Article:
Featured Research

from universities, journals, and other organizations

Contrast agent guidelines help prevent debilitating disorder

Date:
May 17, 2011
Source:
Radiological Society of North America
Summary:
A simple blood test may help prevent a serious complication associated with a contrast agent commonly used in MRI exams, according to a new study.

A simple blood test may help prevent a serious complication associated with a contrast agent commonly used in MRI exams, according to a study published in the July issue of Radiology.

Related Articles


Within the past five years, use of gadolinium-based contrast agents (GBCA) has been linked to the development of nephrogenic systemic fibrosis (NSF), a rare disorder mainly affecting patients with severe kidney disease. But since 2008, restrictive GBCA administration guidelines implemented by Massachusetts General Hospital have proven effective in preventing NSF.

"It is important for the public to know that gadolinium products are safe for most patients and the risk of NSF should not deter them from GBCA-enhanced exams, such as MRIs," said the study's lead author Hani H. Abujudeh, M.D., M.B.A., associate professor of radiology at Harvard Medical School in Boston.

NSF is characterized by widespread tissue fibrosis. Patients with NSF experience an increase of collagen in the tissues, causing thickening and hardening of the skin of the extremities, and often resulting in immobility and tightening or deformity of the joints. NSF can develop rapidly and may result in patients becoming wheelchair-bound within just a few weeks. In some cases, there is involvement of other tissues, including the lungs, heart, diaphragm, esophagus and skeletal muscle.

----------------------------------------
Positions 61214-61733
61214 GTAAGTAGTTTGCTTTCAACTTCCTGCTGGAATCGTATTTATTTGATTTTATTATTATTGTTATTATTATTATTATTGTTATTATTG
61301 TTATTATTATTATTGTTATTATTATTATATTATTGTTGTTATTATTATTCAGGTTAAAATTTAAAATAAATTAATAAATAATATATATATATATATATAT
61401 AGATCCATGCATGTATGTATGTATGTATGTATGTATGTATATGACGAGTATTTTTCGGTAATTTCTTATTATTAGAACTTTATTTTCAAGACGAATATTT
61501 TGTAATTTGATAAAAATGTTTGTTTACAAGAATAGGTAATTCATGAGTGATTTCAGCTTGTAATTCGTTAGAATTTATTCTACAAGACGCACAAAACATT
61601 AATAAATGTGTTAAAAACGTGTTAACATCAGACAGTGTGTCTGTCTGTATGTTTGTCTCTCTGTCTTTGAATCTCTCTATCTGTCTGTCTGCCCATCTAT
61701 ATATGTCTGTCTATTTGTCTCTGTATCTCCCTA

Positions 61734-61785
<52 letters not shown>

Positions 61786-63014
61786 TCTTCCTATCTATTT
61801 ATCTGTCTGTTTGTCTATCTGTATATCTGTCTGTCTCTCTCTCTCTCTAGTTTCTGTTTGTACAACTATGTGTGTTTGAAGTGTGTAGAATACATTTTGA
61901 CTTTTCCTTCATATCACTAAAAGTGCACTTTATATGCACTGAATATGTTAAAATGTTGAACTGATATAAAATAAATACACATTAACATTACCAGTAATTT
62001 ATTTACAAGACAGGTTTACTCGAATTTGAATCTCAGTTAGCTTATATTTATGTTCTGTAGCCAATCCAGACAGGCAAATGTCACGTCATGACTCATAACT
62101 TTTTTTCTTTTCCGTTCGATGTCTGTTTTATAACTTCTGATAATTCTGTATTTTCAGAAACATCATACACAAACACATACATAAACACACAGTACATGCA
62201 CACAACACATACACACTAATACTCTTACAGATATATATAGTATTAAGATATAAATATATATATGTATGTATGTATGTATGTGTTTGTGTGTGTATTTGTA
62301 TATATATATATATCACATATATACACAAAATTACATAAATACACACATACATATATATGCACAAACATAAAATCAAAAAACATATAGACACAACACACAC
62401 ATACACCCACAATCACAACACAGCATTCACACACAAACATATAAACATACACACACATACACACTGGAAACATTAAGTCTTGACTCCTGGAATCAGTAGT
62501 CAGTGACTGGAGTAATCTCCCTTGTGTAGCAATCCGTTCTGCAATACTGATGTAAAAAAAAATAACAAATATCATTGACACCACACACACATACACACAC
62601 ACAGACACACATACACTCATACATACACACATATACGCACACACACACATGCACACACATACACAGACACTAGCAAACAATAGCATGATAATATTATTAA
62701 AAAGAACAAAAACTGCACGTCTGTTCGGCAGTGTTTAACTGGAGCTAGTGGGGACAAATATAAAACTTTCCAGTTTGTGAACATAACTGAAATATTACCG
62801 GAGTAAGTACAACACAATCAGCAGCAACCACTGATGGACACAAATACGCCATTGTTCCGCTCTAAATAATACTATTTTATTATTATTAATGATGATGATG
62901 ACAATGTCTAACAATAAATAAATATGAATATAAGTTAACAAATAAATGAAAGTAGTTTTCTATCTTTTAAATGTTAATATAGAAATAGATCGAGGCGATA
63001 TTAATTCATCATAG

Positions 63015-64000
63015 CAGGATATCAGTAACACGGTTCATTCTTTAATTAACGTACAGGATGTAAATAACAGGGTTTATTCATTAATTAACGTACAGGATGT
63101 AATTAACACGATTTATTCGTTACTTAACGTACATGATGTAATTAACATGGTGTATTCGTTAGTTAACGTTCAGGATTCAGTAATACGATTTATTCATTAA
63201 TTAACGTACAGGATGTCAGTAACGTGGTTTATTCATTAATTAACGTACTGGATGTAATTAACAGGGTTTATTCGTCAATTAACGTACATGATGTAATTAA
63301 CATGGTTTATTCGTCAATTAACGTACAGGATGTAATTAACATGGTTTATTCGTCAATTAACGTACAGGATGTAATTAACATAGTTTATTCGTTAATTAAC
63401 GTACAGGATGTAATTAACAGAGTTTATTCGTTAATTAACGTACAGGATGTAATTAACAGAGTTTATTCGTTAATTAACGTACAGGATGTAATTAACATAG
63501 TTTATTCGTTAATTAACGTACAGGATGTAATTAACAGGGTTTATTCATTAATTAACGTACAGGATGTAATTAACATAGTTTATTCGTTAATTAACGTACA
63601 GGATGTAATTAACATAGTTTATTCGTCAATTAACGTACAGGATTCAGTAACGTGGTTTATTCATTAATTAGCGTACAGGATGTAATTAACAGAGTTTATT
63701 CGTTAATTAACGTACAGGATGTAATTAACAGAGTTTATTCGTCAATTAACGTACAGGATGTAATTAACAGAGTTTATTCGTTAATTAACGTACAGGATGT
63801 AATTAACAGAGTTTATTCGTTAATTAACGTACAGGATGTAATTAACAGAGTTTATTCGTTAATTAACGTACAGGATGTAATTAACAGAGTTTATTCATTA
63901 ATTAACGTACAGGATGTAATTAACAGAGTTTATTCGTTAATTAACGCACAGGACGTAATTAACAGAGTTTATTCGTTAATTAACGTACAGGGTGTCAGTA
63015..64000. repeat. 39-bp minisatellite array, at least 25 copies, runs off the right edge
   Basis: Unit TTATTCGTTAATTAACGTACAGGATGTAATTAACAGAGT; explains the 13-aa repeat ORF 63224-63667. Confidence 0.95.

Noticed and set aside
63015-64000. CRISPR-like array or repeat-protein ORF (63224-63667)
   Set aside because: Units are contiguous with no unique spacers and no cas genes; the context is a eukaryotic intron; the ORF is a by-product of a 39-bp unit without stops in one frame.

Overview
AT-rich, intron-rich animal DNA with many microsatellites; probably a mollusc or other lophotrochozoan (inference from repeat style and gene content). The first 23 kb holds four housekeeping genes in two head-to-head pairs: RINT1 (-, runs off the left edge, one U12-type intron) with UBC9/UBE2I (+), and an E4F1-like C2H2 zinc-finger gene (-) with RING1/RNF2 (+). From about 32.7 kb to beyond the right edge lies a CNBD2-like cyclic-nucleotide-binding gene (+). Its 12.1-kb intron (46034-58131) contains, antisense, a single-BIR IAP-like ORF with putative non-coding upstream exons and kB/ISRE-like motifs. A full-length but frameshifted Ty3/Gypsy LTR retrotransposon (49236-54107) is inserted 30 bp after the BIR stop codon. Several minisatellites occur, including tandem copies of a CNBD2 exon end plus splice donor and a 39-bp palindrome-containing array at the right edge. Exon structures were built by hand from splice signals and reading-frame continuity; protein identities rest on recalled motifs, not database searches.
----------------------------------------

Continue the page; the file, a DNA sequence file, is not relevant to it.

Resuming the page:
Massachusetts General Hospital began implementing restrictive GBCA guidelines in May 2007 in order to protect patients from possibly developing NSF. The guidelines require that a blood test be done on patients over age 60 or at risk for kidney disease. The blood test measures how well the kidneys are doing. That number is then converted via a formula to estimate the glomerular filtration rate (eGFR), which measures the rate of fluid flow through the kidneys. The guidelines stipulate a maximum GBCA dose of 20mL for patients with a low eGFR (below 60 mL/ min/m2). GBCA should not be administered at all to patients currently undergoing dialysis treatment or with a very low eGFR (below 30 mL/min/ m2).